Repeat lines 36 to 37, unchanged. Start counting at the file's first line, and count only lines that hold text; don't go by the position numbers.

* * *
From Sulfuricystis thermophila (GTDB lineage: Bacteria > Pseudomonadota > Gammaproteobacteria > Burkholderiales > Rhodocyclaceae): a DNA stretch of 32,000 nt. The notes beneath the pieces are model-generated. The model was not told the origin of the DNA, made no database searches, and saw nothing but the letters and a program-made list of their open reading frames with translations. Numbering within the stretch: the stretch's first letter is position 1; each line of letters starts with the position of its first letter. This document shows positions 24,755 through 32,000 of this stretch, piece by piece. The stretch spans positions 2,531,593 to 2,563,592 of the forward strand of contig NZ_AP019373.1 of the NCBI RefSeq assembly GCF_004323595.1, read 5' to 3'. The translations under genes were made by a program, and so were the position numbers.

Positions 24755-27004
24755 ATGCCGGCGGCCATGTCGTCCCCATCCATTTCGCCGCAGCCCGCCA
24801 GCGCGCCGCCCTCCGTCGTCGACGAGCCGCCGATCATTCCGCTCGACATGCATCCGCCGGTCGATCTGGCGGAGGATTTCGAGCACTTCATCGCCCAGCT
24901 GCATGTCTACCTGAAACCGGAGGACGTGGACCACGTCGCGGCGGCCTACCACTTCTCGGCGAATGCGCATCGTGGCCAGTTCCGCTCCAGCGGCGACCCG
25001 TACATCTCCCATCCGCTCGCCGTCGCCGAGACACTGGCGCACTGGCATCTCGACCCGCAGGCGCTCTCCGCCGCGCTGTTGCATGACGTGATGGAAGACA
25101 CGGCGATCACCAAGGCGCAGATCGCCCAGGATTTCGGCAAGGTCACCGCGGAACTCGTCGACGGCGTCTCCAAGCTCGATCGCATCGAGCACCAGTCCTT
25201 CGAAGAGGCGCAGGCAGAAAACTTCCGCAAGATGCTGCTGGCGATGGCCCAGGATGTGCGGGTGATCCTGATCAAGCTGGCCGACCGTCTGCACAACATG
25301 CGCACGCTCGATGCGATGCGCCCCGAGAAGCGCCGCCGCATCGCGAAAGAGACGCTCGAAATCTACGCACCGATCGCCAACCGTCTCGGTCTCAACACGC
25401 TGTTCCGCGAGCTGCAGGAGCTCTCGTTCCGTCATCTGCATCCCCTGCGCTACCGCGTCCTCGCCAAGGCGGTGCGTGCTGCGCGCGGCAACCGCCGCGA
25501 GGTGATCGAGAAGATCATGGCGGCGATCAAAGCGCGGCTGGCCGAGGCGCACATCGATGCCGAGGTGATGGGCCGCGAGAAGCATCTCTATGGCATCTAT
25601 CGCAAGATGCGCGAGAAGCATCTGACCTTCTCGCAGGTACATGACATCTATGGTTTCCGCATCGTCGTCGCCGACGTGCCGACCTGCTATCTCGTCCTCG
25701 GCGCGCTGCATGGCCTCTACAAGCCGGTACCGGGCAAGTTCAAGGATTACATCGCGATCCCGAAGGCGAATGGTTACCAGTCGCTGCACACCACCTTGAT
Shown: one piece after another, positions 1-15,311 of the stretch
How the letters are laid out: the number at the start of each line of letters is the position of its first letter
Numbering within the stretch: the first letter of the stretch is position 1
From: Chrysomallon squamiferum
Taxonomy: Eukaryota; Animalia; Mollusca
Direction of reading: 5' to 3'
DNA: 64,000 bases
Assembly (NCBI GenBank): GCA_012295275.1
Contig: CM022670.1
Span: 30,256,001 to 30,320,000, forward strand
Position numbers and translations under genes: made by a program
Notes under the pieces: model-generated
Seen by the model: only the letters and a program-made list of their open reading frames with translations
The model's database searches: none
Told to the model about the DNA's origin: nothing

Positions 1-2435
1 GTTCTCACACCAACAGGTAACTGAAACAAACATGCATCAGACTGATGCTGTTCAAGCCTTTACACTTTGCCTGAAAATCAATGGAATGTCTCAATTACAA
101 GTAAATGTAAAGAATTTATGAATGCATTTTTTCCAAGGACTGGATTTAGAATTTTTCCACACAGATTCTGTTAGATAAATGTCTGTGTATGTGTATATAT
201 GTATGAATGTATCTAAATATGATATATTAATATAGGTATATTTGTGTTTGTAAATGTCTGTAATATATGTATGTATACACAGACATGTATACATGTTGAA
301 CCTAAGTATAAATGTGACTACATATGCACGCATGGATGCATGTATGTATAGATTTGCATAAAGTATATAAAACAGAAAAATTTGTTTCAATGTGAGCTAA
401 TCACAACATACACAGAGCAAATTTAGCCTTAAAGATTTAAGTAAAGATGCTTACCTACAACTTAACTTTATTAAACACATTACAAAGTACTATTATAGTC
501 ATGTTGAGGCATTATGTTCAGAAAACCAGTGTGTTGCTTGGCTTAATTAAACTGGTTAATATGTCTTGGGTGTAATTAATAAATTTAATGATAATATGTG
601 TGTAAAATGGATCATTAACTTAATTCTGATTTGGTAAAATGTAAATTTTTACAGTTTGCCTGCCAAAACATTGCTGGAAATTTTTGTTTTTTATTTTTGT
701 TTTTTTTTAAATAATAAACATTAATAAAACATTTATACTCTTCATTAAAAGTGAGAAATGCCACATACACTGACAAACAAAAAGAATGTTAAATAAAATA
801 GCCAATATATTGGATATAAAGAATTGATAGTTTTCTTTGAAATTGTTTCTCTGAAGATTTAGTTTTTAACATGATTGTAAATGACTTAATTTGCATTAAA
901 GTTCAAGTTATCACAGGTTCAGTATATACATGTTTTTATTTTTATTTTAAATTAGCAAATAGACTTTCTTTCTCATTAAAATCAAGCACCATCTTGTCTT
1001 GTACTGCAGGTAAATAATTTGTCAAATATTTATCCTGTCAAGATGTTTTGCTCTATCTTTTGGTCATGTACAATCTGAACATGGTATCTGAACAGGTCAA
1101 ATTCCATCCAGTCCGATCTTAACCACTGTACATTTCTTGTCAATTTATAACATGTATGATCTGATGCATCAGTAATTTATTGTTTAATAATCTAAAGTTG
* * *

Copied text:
601 TGTAAAATGGATCATTAACTTAATTCTGATTTGGTAAAATGTAAATTTTTACAGTTTGCCTGCCAAAACATTGCTGGAAATTTTTGTTTTTTATTTTTGT
701 TTTTTTTTAAATAATAAACATTAATAAAACATTTATACTCTTCATTAAAAGTGAGAAATGCCACATACACTGACAAACAAAAAGAATGTTAAATAAAATA